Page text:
Written by JOHN WALTON

Why do we have to raise airplane window blinds before landing?

If you're a frequent flyer, you've probably heard a cabin crew member say this: “Before landing, please ensure that your window blinds are raised…”


It’s not just to give you a better view out of the window on landing. As with many of the things we must do on flights, it’s for safety. Opening the blind is a good plan for a combination of reasons.

First, it’ll give your eyes time to adjust to the light level outside. If it’s a day flight, you won’t emerge blinking from a darkened cabin into the sunshine, and if it’s at night you’ll see better.

Second, opening your blind helps the cabin crew to see outside. It’s not just that their eyes need to adjust: it’s that having an overall view of what’s going on outside the aircraft is very useful.

Often, the crew seats face backwards, and in the event that there’s some sort of incident then it’s helpful if they have a quick eye on any issue.

Does opening the shades help in an emergency?

Planes are designed and tested — and crew are trained — to get everyone off in under 90 seconds if needed. During training, the crew learn to assess the safety of what’s going on outside.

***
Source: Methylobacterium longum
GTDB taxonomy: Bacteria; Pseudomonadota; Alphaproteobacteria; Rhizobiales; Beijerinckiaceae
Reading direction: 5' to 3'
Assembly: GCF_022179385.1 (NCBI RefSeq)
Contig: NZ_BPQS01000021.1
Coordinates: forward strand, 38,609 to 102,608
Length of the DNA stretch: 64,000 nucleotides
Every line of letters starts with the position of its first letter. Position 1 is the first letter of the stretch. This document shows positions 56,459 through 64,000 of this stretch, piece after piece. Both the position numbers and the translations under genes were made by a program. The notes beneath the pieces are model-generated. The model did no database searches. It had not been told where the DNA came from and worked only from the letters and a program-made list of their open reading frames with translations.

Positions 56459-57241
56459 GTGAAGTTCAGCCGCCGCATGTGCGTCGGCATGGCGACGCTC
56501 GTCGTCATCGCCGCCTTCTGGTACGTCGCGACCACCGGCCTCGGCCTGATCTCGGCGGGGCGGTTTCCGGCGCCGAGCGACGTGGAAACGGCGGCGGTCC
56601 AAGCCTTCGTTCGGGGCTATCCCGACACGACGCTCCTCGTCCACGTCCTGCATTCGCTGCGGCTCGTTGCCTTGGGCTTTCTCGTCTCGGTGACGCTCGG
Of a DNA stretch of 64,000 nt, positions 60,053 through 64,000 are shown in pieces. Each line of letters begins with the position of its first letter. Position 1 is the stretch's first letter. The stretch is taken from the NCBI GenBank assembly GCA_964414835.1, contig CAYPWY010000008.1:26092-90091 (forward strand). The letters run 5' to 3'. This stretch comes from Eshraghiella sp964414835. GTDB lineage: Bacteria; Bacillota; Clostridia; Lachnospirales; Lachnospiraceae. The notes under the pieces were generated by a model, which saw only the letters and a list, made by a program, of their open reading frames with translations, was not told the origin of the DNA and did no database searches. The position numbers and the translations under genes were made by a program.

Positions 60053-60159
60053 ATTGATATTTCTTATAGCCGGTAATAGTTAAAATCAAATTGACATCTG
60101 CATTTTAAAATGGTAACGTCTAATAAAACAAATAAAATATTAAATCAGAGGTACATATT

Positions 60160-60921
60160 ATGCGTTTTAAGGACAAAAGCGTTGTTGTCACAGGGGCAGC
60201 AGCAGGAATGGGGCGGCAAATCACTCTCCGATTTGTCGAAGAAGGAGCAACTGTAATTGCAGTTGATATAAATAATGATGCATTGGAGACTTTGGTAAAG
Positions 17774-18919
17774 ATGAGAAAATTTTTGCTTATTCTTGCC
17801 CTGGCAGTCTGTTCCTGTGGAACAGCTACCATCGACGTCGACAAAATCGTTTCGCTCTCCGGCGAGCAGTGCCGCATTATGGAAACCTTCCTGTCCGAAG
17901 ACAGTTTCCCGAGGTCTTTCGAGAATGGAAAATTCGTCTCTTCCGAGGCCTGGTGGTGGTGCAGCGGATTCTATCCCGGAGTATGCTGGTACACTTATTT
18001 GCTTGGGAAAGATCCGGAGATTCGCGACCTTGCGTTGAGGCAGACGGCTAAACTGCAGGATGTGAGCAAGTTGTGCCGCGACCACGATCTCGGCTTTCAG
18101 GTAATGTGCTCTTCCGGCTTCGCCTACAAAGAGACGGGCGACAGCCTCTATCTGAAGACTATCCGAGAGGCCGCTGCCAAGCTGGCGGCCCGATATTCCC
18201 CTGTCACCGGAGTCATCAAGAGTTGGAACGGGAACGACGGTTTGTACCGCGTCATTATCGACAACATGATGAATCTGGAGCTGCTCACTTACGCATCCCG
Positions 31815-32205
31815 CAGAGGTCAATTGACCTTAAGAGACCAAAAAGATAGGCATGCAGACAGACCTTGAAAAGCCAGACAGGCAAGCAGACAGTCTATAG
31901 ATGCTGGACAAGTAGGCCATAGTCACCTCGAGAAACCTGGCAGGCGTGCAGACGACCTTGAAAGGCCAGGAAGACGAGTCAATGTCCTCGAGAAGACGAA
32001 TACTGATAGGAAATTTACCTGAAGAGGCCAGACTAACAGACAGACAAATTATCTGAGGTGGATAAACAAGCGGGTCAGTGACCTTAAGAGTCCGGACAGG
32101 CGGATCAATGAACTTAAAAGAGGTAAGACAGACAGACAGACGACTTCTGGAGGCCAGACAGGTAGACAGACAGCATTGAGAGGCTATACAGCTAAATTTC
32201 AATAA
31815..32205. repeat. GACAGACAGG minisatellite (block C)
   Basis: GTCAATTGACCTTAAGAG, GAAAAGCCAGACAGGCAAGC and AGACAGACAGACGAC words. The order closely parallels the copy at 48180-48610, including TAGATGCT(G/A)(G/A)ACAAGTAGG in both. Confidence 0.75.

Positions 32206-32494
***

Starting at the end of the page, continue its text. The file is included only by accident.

They need to be able to see out — as do you. Passengers are extra eyes for the crew in case something looks amiss, so you shouldn’t ever feel silly about asking questions.

Keeping your blind open means that, in the very rare event that emergency services need to attend the aircraft, they can see inside quickly and easily.

Having more light coming into the cabin is a good idea if there’s any kind of smoke. In the event that you need to make a quick emergency exit from the plane, that makes it safer for everyone.

There are also a few extra benefits. Once it’s time for the aircraft to get ready for its next flight, having windows open means that the checks of the wings can be made more easily.

And, completely away from safety, having the blinds open makes it easier to clean the windows if necessary, whether that’s by a dedicated cleaning crew or a flight attendant with a quick wipe-down.

Now you know.

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